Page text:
DNA heightens breakthrough in PO cold case

The unsolved 2008 murder of Navy veteran Linda Malcom of Port Orchard could be closer to being solved thanks to the marvel of genetic genealogy, though it still will likely be years before the case ends.

Malcom suffered over a dozen stab wounds, and her body was found inside a burned residence on Sidney Avenue in Port Orchard. Her death and the housefire have remained a mystery since that early morning on April 30, 2008, but former U.S. Army counterintelligence agent Jennifer Bucholtz and her team at American Military University are determined to close the cold case.

“The more that we have learned about the crime itself, it has actually in some ways posed more questions,” she said in an interview, adding it has been a struggle waiting for results of forensics testing. “I think the testing has taken way longer than we anticipated. I know most places have a current backlog, but cold cases typically get designated down the list.”

Detective Andee Walton of the Port Orchard Police Department has searched through years of work done by other detectives before working with Bucholtz, saying she has become obsessed with the case but tried to remain realistic. “It would be complete ego if I said I was going to be the one to solve it, but my goal was to set up the next detective for success to, at the very least, exhaust all the leads,” Walton said.

Among those offering advice, perhaps most notable were talks with Paul Holes, the investigator credited with the identification and 2018 arrest of the notorious Golden State Killer. It was genetic genealogy, that is genetic testing with DNA found at the crime scene combined with research in genealogy databases, that helped identify the now-convicted Joseph James DeAngelo, whose name had never come up as a suspect.

“What’s fascinating to me when I first learned about all this is all of the 23andMe and family tree things that we see go on sale at Christmas time to give as gifts are actually the companies that work with law enforcement and these labs,” Walton said. “So we’re trying to contact these target people” in this case.”

More recently and locally, investigators used genome sequencing and genetic genealogy to link DNA from the 1995 killing of Patricia Lorraine Barnes to suspect Douglas Keith Krohne, who died in 2016. The case was over two decades old, reopened in 2018 and closed with the new DNA information in 2022.

Bucholtz and Walton believe a DNA sample recovered from the scene of Malcom’s death could determine a suspect in the case.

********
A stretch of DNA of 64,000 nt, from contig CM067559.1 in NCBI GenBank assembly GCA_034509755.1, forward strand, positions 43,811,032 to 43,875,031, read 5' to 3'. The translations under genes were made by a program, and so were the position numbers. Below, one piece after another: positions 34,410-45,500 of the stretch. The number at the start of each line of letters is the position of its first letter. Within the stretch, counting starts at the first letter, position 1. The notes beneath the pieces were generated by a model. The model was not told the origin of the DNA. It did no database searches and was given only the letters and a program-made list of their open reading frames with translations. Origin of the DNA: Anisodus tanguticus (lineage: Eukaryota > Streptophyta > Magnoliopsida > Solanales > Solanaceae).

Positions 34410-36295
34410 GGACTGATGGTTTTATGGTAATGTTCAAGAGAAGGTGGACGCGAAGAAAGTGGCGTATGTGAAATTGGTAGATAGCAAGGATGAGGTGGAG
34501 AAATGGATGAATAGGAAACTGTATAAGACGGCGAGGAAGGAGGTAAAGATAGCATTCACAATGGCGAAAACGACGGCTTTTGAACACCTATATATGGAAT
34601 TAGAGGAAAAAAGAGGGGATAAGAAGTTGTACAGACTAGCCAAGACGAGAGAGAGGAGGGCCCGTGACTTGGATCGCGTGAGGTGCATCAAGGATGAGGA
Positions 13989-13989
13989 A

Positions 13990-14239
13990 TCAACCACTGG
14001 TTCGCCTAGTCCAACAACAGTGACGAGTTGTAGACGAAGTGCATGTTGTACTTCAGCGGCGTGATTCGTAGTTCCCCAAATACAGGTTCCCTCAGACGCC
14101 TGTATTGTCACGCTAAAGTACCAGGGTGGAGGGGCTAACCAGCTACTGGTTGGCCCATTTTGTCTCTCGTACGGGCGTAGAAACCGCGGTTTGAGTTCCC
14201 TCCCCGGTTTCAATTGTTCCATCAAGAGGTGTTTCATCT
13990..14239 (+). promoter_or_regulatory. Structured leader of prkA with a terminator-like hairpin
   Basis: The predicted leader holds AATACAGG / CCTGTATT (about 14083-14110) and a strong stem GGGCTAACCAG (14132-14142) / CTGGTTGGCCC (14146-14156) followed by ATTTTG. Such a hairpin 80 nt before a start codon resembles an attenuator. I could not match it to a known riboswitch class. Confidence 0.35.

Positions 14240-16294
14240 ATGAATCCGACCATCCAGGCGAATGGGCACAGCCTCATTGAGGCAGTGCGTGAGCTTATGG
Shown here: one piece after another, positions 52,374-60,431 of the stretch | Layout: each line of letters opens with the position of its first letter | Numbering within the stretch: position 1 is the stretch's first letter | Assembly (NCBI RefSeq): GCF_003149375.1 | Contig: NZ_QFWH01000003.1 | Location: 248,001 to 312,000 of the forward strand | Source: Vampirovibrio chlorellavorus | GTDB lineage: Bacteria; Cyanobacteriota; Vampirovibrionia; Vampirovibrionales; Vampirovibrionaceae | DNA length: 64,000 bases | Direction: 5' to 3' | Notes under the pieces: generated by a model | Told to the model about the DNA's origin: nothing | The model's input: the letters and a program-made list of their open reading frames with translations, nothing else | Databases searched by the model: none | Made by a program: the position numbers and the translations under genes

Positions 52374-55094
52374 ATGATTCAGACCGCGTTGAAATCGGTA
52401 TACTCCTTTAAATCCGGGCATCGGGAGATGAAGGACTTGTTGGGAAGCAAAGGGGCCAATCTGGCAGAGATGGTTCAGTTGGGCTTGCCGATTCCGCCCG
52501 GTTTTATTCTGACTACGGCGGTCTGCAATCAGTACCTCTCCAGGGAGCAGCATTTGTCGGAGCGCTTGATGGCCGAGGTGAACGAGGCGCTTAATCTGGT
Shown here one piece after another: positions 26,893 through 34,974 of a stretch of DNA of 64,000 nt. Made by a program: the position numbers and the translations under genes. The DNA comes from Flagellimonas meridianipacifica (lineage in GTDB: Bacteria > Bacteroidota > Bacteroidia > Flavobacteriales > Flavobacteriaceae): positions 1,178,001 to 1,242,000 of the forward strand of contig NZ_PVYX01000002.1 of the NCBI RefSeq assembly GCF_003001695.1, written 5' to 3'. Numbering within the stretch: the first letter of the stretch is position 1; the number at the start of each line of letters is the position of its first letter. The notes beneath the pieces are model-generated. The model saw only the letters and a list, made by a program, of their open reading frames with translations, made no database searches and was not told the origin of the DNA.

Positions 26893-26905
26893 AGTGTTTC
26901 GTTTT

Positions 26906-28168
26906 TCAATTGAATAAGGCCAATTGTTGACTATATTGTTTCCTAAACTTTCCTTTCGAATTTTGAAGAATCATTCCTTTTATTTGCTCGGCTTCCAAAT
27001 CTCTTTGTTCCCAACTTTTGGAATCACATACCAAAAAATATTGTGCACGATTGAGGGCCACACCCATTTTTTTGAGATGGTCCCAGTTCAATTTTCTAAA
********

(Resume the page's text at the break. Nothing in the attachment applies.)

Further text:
New leads have helped grab the attention of the state attorney general’s office and have made the DNA sample’s analysis possible. “We received a grant from the AG’s office where we were given a few investigators that were specifically assigned to our cold case,” Walton said. “And they have been investigating alongside us in addition to AMU doing their independent but also alongside us investigation.”

Still, questions remain, such as if there was a murderer and an arsonist at the scene at different times.

“You look at the murder, and it’s chaotic, disorganized, not well-planned. You look at the arson, it’s very well planned. They’re so different,” Bucholtz said.

Another question is if there are both a man and woman suspect. “My team is struggling to understand if this was a male killer, a big guy,” Bucholtz said about the attacker. “Why even need a knife when (Malcom) was five-foot-two…and so I really keep questioning if it’s a female that attacked her and a male that came back to set the fire. “

Walton hopes to continue spreading the message that the case is wide open. “We have so many other people out there that might have stories that could lead us to answers,” she said.

However the case ends, Malcom’s mother will never know. Donna died Dec. 30, 2023, surrounded by her family, ending her long wait for answers to her daughter’s death. But she was buried alongside Linda. “In a way, (the family) had found a little comfort in that because the 30th of the month is likely the same day that Linda died,” Bucholtz said. “I truly believe in a lot of cases, people kind of pick their time. Maybe she was waiting for that date for a reason.”

Bucholtz described Malcom’s mother as being horrified by the murder, but in the months leading up to her own death at age 95, it was as if she was reliving the heartbreak over and over again due to a deteriorating mental state. “She would still talk about Linda. She would get confused easily and sometimes think that she had just been notified that Linda was killed, and so that was really hard for them, too.”